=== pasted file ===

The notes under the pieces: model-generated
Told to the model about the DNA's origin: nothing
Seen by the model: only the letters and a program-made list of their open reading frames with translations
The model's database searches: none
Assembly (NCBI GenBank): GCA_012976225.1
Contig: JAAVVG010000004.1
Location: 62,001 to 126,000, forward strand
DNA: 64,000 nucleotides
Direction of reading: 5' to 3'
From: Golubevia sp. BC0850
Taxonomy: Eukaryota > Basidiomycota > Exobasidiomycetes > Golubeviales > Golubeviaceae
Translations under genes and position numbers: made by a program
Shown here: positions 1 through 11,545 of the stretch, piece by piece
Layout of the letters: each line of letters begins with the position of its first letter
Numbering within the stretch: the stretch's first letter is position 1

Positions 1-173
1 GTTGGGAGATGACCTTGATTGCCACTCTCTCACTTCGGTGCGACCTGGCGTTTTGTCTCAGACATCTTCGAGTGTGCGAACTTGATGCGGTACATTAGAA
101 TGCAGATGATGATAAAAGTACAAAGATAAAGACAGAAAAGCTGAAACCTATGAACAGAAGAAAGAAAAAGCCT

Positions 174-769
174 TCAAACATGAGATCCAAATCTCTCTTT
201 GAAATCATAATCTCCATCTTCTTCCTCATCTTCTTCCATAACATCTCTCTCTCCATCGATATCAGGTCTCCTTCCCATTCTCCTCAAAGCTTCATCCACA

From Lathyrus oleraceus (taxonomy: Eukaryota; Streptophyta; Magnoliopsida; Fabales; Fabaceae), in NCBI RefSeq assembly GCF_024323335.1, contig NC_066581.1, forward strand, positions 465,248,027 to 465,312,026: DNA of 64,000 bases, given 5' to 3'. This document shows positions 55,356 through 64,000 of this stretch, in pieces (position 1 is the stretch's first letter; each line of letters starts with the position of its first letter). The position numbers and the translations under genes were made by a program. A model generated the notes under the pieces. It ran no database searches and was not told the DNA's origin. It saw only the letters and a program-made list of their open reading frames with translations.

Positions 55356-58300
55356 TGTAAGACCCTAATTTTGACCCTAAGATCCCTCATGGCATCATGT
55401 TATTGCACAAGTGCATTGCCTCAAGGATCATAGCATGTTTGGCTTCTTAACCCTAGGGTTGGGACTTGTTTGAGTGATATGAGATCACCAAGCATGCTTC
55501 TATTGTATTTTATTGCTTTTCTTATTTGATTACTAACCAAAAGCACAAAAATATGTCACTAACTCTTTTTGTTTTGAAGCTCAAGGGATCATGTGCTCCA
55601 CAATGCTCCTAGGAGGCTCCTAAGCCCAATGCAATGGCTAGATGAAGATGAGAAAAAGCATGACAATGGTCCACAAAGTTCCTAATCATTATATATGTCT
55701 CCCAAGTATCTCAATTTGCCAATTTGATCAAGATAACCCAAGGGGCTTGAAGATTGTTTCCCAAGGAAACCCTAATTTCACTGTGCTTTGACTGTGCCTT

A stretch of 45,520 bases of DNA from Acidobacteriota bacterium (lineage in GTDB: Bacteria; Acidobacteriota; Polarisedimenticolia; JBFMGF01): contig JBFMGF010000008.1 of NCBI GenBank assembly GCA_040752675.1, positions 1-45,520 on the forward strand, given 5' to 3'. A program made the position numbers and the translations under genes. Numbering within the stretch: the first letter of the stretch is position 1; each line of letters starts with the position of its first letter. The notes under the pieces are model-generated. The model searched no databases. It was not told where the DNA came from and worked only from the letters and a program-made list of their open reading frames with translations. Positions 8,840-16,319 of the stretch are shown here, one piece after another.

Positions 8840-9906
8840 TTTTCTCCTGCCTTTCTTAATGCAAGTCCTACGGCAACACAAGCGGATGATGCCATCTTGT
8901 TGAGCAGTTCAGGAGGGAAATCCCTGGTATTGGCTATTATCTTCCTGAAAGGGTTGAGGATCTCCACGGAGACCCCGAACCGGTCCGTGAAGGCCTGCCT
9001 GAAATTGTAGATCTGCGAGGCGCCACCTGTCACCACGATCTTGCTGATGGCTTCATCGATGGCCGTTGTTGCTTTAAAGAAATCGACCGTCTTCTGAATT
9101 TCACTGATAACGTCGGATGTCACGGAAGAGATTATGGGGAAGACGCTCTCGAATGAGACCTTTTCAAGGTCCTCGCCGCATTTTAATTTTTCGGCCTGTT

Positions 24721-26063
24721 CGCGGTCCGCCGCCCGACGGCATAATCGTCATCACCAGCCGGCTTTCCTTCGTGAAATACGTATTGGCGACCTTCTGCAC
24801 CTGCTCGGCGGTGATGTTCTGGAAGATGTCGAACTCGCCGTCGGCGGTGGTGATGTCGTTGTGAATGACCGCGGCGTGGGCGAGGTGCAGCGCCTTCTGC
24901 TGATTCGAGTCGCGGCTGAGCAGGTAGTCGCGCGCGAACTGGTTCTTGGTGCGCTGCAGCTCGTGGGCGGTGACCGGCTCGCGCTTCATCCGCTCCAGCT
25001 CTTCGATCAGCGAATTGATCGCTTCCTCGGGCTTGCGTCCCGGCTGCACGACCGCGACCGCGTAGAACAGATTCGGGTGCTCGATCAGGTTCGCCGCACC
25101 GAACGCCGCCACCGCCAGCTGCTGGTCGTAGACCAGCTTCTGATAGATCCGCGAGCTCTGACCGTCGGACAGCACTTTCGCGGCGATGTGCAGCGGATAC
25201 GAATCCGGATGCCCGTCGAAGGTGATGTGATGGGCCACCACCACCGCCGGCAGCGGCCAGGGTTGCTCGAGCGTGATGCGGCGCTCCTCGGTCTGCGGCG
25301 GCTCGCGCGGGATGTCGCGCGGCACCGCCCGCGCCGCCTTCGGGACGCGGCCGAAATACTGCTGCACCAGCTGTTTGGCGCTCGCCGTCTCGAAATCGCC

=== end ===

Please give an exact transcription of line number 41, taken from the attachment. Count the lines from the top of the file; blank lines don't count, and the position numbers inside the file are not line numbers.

25201 GAATCCGGATGCCCGTCGAAGGTGATGTGATGGGCCACCACCACCGCCGGCAGCGGCCAGGGTTGCTCGAGCGTGATGCGGCGCTCCTCGGTCTGCGGCG